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Issue #757: Jan 23-29, 2022

Q: I’ve been looking at new TVs and am thoroughly confused. What are the main pros and cons of the various types: Crystal UHD, Nano Cell, OLED, QLED and New QLED.

 – Joseph B.
Fort Walton Beach, Florida

A:  I’m not a bit surprised at your confusion, Joseph.  I haven’t seen so many acronyms in one place since I retired from the Air Force in 2002.  As you probably know, each of these describes a type of technology used to build the TV’s screen.  Before we get into specifics, as usual, I want to provide some background for those not as familiar with TV lingo as you seem to be.  After that, I’ll answer your question as best I can.

The first thing I’d like to do is separate some of your terminology.  The name UHD (with or without the word Crystal attached) stands for ultra-high definition, and that generally refers to any display that’s capable of at least 4K resolution or higher.  Whoops!  So, what’s 4K?  For that matter, what does “resolution” mean?  It’s all about the number of dots that makes up a TV’s picture.  These dots are called picture elements, or pixels, and all devices with display screens have them, whether a phone, a pad, a computer monitor, or a big screen TV.  The more pixels the device has, the higher its resolution. 

Screen resolution has increased as technology has advanced, and it’s measured by the number of pixels a screen has in the horizontal direction.  The standard definition of older TVs displayed a puny width of only 640 pixels.  Then, along came high definition, or HD, and the width increased to 1280 or 1920 depending on which style of HD you were talking about.  More recently came 4K, or, as previously mentioned, UHD, with, you guessed it, around 4000 horizontal pixels. Some people claim that at 4K resolution, the human eye can no longer distinguish individual pixels on the screen.  That’s debatable, but it hasn’t stopped the forward march of technology into screens that can do 8K.  16K and even 32K sets exist or are in various stages of development.  You’re unlikely to see those last couple in your local big box stores, as the price for them would easily be in the multiple tens of thousands of dollars.  Then again, that’s where 4K sets were just a few short years ago.

Moving beyond raw resolution numbers, the “LED” portion of the acronyms you mentioned stands for light emitting diode.  The screens in these sets consist of a matrix of one of a specific type of LED, each of which has its own unique characteristics.  OLED stands for organic light emitting diode, and it actually uses a film of organic compound that emits light in response to electric current.  OLEDs do not require a backlight to make the image visible.  One of the benefits of an OLED is that when it is not emitting light, there is nothing at all visible, which provides very dark blacks, beyond what other technologies can achieve.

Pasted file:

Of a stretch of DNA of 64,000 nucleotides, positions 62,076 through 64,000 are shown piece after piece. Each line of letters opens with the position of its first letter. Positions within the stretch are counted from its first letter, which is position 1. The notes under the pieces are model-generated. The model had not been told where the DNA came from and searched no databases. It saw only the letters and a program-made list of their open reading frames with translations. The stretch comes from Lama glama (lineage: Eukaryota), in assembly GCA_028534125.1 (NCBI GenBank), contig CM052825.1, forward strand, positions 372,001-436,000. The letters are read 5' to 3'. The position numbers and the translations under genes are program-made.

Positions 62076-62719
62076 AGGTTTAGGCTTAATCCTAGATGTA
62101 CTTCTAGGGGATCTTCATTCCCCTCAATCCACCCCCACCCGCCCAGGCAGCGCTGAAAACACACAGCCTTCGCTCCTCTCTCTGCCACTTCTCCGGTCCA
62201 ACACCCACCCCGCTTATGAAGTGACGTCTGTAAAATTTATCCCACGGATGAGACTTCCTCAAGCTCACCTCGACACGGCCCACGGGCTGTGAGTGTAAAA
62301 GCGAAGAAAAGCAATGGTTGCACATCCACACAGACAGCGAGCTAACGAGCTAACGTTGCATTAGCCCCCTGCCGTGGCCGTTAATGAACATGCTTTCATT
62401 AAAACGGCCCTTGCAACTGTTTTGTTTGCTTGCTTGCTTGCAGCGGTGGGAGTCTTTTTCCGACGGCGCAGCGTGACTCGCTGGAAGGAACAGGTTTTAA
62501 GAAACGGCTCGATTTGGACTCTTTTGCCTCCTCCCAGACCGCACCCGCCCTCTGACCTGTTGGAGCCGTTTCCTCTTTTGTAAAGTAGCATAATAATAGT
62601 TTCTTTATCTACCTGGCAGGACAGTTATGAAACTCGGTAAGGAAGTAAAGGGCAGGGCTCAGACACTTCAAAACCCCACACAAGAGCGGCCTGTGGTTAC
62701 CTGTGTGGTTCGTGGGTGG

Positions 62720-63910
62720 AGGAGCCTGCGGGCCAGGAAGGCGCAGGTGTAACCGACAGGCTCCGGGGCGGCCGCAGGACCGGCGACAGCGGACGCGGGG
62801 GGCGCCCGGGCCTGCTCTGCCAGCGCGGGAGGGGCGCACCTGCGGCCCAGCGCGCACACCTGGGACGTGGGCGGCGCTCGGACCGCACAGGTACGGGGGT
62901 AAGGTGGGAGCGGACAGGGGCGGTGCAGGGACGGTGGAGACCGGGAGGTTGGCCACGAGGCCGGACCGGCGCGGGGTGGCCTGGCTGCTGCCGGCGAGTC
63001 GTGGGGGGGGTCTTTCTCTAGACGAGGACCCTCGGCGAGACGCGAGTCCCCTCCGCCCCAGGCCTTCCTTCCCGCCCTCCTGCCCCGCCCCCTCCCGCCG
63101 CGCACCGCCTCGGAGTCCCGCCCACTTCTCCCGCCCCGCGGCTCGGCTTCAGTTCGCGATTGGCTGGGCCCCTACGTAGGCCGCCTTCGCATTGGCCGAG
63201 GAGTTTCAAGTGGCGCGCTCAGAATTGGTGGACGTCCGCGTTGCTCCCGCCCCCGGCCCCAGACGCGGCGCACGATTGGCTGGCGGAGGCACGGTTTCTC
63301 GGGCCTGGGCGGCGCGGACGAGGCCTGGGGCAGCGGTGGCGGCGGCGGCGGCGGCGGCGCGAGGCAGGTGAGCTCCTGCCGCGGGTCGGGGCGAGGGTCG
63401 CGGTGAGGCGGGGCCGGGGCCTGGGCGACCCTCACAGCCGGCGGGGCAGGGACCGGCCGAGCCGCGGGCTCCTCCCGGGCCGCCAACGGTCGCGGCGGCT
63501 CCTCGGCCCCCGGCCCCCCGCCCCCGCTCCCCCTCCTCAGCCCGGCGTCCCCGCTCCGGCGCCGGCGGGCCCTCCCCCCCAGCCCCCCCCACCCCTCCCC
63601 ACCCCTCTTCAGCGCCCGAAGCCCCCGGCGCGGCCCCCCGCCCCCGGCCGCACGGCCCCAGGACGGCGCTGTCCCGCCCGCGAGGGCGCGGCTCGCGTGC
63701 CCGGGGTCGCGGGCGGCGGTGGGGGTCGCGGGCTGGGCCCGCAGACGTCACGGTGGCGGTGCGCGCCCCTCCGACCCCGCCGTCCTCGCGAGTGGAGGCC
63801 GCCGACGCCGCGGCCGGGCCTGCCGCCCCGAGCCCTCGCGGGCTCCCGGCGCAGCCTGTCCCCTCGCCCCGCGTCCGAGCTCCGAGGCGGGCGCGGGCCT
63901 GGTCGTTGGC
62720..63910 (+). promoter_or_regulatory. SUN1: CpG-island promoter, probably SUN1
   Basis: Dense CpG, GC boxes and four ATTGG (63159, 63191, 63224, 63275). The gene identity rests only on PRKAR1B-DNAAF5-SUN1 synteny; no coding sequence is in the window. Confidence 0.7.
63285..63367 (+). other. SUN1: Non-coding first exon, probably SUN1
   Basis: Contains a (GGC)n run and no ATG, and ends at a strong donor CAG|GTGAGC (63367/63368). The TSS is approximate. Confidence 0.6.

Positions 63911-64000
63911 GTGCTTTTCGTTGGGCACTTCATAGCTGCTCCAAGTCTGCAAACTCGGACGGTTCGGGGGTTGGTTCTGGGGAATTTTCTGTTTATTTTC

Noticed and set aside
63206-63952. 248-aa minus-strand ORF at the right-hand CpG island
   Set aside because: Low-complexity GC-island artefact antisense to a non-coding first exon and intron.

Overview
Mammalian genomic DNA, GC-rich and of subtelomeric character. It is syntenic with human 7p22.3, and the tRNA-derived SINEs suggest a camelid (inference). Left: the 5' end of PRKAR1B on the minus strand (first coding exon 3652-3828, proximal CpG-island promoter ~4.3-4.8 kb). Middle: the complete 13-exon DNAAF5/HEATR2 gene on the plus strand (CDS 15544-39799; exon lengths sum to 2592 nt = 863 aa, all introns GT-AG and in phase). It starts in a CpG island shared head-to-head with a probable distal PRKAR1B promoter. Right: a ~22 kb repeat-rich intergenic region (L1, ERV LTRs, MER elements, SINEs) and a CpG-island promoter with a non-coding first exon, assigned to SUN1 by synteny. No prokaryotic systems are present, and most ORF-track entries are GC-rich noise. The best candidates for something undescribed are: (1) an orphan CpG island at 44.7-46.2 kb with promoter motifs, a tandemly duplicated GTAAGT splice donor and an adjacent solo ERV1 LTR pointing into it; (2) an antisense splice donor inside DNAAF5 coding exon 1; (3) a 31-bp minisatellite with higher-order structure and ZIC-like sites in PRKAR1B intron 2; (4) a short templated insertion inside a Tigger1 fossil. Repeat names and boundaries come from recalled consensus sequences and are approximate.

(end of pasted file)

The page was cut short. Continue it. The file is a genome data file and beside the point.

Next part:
QLED or quantum dot display, is a type of LCD, or liquid crystal display.  It uses nanocrystals that produce pure red, green and blue light.  These so-called quantum dot particles convert the light from an LED backlight into the basic RGB colors that comprise a color picture.  QLEDs are known for improved brightness and extremely vivid and precise colors.

So, to summarize, and offer some of those pros and cons you asked for: UHD is a resolution, not a display type.  OLED is a pure LED technology.  It doesn’t require a separate backlight, so generally the thinnest TVs are OLED.  They are also known for an amazing reproduction range from true-black to vivid colors.  QLED is an advanced type of LCD screen technology that has smaller cells than older LCD technologies.  It requires a backlight behind the color layer to make the image visible.

So, let me close this discussion with some less-Geeky words, but words which you can probably use even more than everything else presented in this article.  There is far more that goes into the selection of a TV than the technology that produces the picture.  The vast majority of people can’t see the difference between HD and UHD, and the differences and benefits that different technologies provide often require laboratory equipment, to measure.  One thing that I haven’t mentioned at all is something that is often #1 on everyone’s priority list: price.  There is an amazing array of TVs available for purchase.  Visit your local store and engage with someone who knows what they’re talking about (if they can’t explain the difference between OLED and QLED, ask to talk to someone else).  Take a good hard look at the display models, then read some reviews online before you make a purchase.


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